Rice & Quinoa With A Crunch

As I was editing the photos for this post, I dawned on me just how much inventing I actually do when it comes to food. (Well, actually anything in my life really. More to come about votive candle holders I’ve been hand painting which will be up for sale soon.) The reason it came into light was because I had forgotten that I even came up with recipe and combo until I looked at the photos. Then I went scouring through all my little slips of paper where I jot down ingredients and amounts to find the notes for this recipe. I seriously might have forgotten about it all together had it not been for this blog which requires me to write shit down. Thank you, thank you, thank you for forcing me to photograph, catalog, measure and archive all my inventions. For decades, I had been coming up with food combinations which I made that one time only, and never or rarely repeated again. The top pretexts for no repeats; one, because when I see ingredients I don’t think about what I did last time, I see something new. Two, because apparently I don’t have as good a memory as I think. Three, without writing it down, there is no way of recouping exactly what I did. So, if I don’t have a recipe or even a hint of what I once did to go by, I might as well create something fresh.

There are some recipes that I do make over and over again. Like Boquerones Skewers, Stuffed Piquillos, or Salmon Burgers or Indian Spiced Rice. Quite frankly, it’s because I have this blog to jog my memory with images and recollections of a meal past. I now use it as my own personal recipe book. (I hope you do, too.) And so at this exact moment I’ve found another raison d'être to continue writing and creating. Not just for you all, but for me, too.

I wish I could recall exactly why I came up with this one, but it escapes me now. Maybe it was that I didn’t want to just serve rice, or just quinoa and figured why not put them together. Maybe I was riffing off my Glorious Grains - Moroccan Style. Whatever the guise, I’m glad I riffed because it was a fluffy, crunchy delight. And one I will now definitely make again. This, of course, got the two thumbs up seal of approval from my daily taste testers - JuanCarlos and Jill. or J to the second power as I like to call them.

The main line up: Basmati Rice, Quinoa, Pepitas, Slivered Almonds, Fresh MInt, Red Pepper Flakes and Chinese Chives.

The main line up: Basmati Rice, Quinoa, Pepitas, Slivered Almonds, Fresh MInt, Red Pepper Flakes and Chinese Chives.

Ingredients

1 c Basmati Rice
1 c Quinoa
1/4 c Pepitas, toasted
1/4 c Slivered Almonds, lightly toasted
1 c onions, chopped
1.5 T fresh mint, julienned
1/2 t red pepper flakes (adjust to your liking)
1/2 c Chinese chives, chopped*
3 T Olve Oil
1 t salt
1/4 black pepper

Instructions


1. Sauté onions in olive oil, add salt and pepper until softened.

Chopped onions ready to soften and give off their sweetness.

Chopped onions ready to soften and give off their sweetness.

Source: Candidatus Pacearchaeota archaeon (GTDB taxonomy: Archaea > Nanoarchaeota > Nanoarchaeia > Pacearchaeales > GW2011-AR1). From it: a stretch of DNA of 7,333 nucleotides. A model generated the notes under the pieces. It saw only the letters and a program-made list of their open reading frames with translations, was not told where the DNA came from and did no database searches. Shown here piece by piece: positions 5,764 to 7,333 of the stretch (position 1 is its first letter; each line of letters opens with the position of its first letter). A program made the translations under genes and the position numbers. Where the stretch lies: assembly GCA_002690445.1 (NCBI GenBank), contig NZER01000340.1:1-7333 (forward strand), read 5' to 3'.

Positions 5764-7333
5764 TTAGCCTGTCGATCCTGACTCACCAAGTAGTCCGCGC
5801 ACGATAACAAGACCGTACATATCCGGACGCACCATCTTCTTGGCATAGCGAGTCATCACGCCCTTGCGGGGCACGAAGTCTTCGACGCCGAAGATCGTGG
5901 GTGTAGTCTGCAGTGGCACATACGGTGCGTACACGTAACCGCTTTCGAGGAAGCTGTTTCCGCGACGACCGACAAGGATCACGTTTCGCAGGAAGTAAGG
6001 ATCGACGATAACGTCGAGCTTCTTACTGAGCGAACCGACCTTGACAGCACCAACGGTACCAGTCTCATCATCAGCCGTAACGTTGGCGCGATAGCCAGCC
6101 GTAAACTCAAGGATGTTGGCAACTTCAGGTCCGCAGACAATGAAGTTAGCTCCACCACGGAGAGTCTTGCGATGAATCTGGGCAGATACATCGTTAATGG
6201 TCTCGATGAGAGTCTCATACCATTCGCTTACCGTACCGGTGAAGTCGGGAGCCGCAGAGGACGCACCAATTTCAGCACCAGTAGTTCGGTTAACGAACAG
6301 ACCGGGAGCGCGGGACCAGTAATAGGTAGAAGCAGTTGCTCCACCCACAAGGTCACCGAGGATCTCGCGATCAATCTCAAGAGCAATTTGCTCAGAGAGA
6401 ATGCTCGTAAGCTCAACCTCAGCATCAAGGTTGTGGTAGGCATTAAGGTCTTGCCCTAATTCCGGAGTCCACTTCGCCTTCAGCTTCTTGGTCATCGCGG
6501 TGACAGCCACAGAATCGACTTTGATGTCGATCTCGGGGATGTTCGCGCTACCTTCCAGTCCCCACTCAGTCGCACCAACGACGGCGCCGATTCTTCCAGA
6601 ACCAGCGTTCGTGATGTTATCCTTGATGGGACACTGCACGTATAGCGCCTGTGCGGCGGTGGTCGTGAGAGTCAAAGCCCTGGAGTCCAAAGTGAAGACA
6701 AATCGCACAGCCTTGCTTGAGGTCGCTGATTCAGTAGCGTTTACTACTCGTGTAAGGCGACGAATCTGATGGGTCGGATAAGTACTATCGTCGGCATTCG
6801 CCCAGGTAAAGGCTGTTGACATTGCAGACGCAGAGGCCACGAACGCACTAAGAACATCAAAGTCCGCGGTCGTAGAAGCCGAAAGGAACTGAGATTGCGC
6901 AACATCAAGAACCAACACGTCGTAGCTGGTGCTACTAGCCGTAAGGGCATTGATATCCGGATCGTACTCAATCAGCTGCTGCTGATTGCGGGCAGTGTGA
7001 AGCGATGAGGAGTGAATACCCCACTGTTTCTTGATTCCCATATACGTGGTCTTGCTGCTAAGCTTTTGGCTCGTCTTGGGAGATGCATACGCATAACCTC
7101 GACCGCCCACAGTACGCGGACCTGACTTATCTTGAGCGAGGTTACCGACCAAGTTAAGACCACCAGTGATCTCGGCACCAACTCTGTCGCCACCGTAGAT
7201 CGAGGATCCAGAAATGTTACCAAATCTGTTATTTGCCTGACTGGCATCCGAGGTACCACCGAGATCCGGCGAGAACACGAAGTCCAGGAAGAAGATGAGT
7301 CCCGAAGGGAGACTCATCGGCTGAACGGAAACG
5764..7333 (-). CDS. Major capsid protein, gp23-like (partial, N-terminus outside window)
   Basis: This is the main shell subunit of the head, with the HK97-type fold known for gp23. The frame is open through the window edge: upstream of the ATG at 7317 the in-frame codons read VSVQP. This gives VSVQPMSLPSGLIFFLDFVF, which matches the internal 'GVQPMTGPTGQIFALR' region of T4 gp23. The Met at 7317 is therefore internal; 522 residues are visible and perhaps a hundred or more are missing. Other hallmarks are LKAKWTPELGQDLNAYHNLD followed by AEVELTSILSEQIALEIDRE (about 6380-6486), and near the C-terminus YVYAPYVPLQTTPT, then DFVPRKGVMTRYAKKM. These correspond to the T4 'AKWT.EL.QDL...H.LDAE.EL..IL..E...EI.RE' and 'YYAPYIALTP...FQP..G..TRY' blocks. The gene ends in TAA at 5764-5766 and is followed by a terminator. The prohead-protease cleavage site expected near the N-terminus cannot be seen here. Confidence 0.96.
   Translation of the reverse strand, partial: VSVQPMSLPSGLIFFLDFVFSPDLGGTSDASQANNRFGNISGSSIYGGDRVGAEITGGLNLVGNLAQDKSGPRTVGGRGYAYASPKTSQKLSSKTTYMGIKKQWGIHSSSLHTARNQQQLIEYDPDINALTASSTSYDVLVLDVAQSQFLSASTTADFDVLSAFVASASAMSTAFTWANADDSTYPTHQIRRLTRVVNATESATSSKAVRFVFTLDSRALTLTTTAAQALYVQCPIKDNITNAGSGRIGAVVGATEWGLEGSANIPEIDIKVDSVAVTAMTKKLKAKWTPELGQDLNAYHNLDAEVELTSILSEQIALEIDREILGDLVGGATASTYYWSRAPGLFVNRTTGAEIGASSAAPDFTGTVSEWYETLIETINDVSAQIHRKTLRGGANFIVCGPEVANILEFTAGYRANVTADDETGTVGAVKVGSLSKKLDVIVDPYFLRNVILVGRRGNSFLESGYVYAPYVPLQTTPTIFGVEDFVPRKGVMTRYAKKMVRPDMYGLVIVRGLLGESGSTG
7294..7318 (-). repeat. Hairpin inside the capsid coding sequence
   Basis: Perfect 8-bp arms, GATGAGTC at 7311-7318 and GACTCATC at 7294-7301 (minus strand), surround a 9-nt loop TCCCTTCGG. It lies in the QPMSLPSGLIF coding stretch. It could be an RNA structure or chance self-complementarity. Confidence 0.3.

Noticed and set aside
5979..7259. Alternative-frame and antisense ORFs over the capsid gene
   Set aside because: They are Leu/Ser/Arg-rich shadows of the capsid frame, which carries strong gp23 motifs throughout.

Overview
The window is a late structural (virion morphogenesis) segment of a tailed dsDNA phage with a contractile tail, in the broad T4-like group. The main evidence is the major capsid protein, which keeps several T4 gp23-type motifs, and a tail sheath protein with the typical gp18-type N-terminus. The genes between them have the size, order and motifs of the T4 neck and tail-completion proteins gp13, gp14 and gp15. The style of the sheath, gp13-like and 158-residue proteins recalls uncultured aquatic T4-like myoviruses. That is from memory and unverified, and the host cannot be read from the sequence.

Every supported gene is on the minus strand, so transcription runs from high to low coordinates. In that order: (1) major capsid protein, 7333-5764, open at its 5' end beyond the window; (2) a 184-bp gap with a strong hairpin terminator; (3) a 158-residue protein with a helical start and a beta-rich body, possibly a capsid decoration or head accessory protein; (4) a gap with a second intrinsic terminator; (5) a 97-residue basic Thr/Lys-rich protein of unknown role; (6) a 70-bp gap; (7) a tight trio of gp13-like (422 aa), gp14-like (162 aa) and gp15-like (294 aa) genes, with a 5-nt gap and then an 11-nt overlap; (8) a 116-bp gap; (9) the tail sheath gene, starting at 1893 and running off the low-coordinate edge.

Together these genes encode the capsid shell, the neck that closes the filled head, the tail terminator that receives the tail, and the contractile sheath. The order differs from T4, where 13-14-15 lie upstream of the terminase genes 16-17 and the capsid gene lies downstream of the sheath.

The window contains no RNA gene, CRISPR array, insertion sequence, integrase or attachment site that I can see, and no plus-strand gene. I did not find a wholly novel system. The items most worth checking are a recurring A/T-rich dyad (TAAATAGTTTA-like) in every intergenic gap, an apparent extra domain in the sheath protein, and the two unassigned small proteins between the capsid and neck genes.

2. Add rice and quinoa and let the grains lightly toast before adding 3.5 c water, cover and let simmer

until cooked.

The onions only need to softened, then in goes the rice, then quinoa so they can toast and absorb some of the sweet onion and oil flavor.

The onions only need to softened, then in goes the rice, then quinoa so they can toast and absorb some of the sweet onion and oil flavor.

Quinoa in the pot to get coated with oil and onions, too.

Quinoa in the pot to get coated with oil and onions, too.

3. Meanwhile, in a pan toast the pepitas and almonds separately. Be careful to only lightly toast the

almonds as these are delicate and can burn quickly and easily, which is why they need to done them separately.

Toasting the pepitas.

Toasting the pepitas.

3. Mix all the ingredients together and taste for seasoning. Serve immediately.

I know I’m known for making a vinaigrette and drizzling it over a dish, but after tasting it, it actually didn’t need a thing. I conferred with JC, and he agreed. Leave it just as it is. More evidence why it’s important to taste as you go. However, if you wanted to make this more of a salad type of dish you could add a lemon vinaigrette. It will change the texture of both the starches and the crunch factor, but I imagine it would tasty just the same. Try it my way first, then decide for yourself.

Everything ready.

Everything ready.

In go the pepitas.

In go the pepitas.

In go the almonds.

In go the almonds.

I may seem like a lot of chives, but it’s not. It’s actually the perfect amount.

I may seem like a lot of chives, but it’s not. It’s actually the perfect amount.

Mix it all up gently. I was going to add a vinaigrette but JuanCarlos tasted it and said it needed NOTHING else. So there you have it.

Mix it all up gently. I was going to add a vinaigrette but JuanCarlos tasted it and said it needed NOTHING else. So there you have it.

I guess it doesn’t matter why I came up with this combo, it only matters that it answered the call. And it definitely delivered on my hope for serving more than just rice or just quinoa. And the deciding factors were:

The red pepper flakes gave a hint of heat while the mint produced a fresh, vibrancy.

Heat

Heat

Cools the heat

Cools the heat

The Chinese chives provided that mild onion note.

Chinese chives. Longer and flatter.